During winter break, some adventurous students from the University of Maryland participated in a course transporting them from chilly North America to the rainforest in Belize to study Mayan culture and learn about fascinating creatures and plants in tropical ecosystems. By some strange coincidence and a stroke of good fortune, Bug of the Week happened to escape the grip of winter and stow away on this tropical odyssey. In chronicling this adventure, our first stop includes a visit to the nocturnal rulers of the epigeal realm. While prowling around a garden near Clarrisa Falls in search of spiders, several students discovered a beautiful redrump tarantula hiding in its burrow beneath the root of mango tree.
After patient enticement with the mid-vein of a large leaf, the curious spider dashed from its hole to investigate the cause of the disturbance. This grand appearance provided a splendid opportunity to examine the gorgeous creature. The tarantula entertained the students while exploring their hands and graciously allowed the class to inspect its powerful fangs while being wrangled by a bug geek.
This beautiful tarantula seemed as curious about humans as humans were about it.
Much lore and misinformation surrounds these fascinating predators. Tarantulas are named after Taranto, a city in southeastern Italy on the Ionian Sea. In the 15th through 17th centuries, legends told of the fearsome bite of the Italian tarantula that caused a condition known as tarantism. Tarantism was manifested by heightened excitability, restlessness, and sometimes an irresistible urge to dash about. Legend had it that the disease could only be cured by listening to lively frenetic music, called the Tarantella, or by engaging in a frenzied whirling dance that could last several days. Yikes! Talk about Saturday night fever.
The culprit behind this mischief was actually a wolf spider, Lycosa tarantula, locally known as a tarantula. Wolf spiders belong to a family known as Lycosidae. True tarantulas such as the ones we encountered in Belize belong to a family of large hairy spiders know as Theraphosidae. These unusually large spiders sometimes measure almost a foot from tip to tip of their extended legs. They have remarkable longevity and can live in excess of thirty years. Their bite is memorable by virtue of some very large fangs hidden beneath the head of the spider. Fortunately, the bite of the Belizean tarantula is not very venomous and usually results in a bit of localized swelling, pain, and itching rather than a wretched death.
Tarantulas are primarily nocturnal hunters of insects, other spiders, and small reptiles. However, some of the larger and more agile species have potent venom used to help capture small mammals and birds. After catching their victim with stealth or speed, they grind it into a ball, secrete digestive enzymes into the pulpy mass, and suck the liquefied contents into their mouth.
Powerful fangs are used to capture and immobilize prey.
Tarantulas have one of the most interesting mating rituals of any animal in the rainforest. The male tarantula is much smaller than his mate and to successfully sire a brood of young, he places his life at risk in the presence of a potentially hungry female. To complete his task, the male tarantula constructs a thin web on which he deposits sperm. Small leg-like appendages called pedipalps located near his jaws are used to pick up the sperm and carry it about. When he encounters a potential mate, he busts his best move which may include drumming, waggling of legs, and other gambols. This dance helps his mate recognize her suitor as a member of the same species. We all know how disagreeable it is to misidentify members of another species when we are searching for a mate. With the preliminary introductions out of the way, the male warily approaches the female and does his best not to get eaten. The male tarantula is equipped with special claws on his front legs that help him grasp the female while he uses his pedipalps to carefully place sperm into a pouch on her underside. Sometimes the male escapes this romantic encounter, but sometimes he does not and becomes dinner instead.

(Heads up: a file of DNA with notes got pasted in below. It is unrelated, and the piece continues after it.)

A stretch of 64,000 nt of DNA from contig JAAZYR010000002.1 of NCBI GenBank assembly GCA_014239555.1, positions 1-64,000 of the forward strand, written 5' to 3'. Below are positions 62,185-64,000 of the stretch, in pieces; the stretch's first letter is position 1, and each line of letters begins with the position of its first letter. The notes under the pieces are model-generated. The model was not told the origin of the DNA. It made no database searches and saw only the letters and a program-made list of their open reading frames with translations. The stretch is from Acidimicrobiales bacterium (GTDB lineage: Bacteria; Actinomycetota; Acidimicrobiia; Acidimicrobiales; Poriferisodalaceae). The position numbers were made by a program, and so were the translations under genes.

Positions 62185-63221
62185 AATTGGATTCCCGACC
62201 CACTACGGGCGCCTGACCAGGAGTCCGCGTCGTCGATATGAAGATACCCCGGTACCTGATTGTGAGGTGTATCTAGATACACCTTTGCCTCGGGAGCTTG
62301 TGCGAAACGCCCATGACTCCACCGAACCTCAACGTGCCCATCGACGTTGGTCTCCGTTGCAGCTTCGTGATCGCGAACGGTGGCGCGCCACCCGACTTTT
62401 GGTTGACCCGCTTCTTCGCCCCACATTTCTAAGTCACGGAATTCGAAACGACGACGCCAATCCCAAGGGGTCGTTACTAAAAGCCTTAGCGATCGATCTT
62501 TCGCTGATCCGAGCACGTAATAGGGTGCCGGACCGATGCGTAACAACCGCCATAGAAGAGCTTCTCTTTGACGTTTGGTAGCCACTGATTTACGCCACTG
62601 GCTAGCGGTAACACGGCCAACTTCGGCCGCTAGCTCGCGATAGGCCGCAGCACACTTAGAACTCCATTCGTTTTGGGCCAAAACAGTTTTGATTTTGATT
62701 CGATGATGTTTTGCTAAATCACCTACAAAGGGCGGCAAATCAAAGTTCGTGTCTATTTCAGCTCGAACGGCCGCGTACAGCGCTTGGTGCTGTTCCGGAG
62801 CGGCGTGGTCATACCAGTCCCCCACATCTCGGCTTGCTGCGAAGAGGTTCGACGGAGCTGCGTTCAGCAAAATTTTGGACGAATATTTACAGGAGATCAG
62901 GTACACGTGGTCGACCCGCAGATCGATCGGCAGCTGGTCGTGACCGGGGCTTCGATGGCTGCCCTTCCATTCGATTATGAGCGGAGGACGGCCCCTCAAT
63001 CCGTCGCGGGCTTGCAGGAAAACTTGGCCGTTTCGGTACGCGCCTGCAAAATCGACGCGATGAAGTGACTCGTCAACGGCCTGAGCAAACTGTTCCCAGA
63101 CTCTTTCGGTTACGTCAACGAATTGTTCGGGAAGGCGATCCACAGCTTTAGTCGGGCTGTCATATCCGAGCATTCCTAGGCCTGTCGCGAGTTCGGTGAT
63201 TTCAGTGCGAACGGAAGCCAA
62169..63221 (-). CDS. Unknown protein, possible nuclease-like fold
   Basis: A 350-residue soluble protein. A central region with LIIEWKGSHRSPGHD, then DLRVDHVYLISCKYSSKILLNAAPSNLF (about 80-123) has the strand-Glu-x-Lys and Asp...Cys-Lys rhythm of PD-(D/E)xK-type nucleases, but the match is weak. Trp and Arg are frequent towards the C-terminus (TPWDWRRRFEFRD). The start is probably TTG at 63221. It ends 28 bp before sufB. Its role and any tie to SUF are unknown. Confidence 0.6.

The female tarantula lays several hundred eggs in a silken ball. These eggs are stored in the burrow and tended until they hatch. These large juicy arthropods would seem like a tempting meal for other predators in the jungle. However, in addition to sharp fangs, the tarantula has another potent defense. The abdomen of our tarantula was covered with a dense coat of hairs known as urticating hairs. When the human encounter became just a little too unsettling, the spider raised its abdomen and expelled hairs by rubbing them off with the hind legs. These irritating hairs can lodge in the eyes or nasal passages of a would-be predator and thereby thwart an attack. After issuing a warning, our spider regained its composure and the arachnid wranglers suffered no discomfort or further threats.
On several visits to the Belizean rainforest we have encountered tarantulas, enjoyed their company, and returned them to their galleries. However, due to habitat destruction and collecting for the pet- trade industry, tarantulas in the genus Brachypelma are threatened and now protected by the Convention on International Trade in Endangered Species of Wild Fauna and Flora laws. These regulations prohibit the international trade of more than 34,000 species of wild animals and plants to prevent their extinction.
We thank the hearty crew of BSCI 339M: ‘Tropical Biology in Belize’ for providing the inspiration for this Bug of the Week, and several patient and brave students that extracted the tarantula from its hole and experienced a close encounter of the arachnid kind. Much of the information for this Bug of the Week came from Jerry G. Well's delightful book "The Guide to Owning a Tarantula."
For more information on tarantulas, please visit the following web site: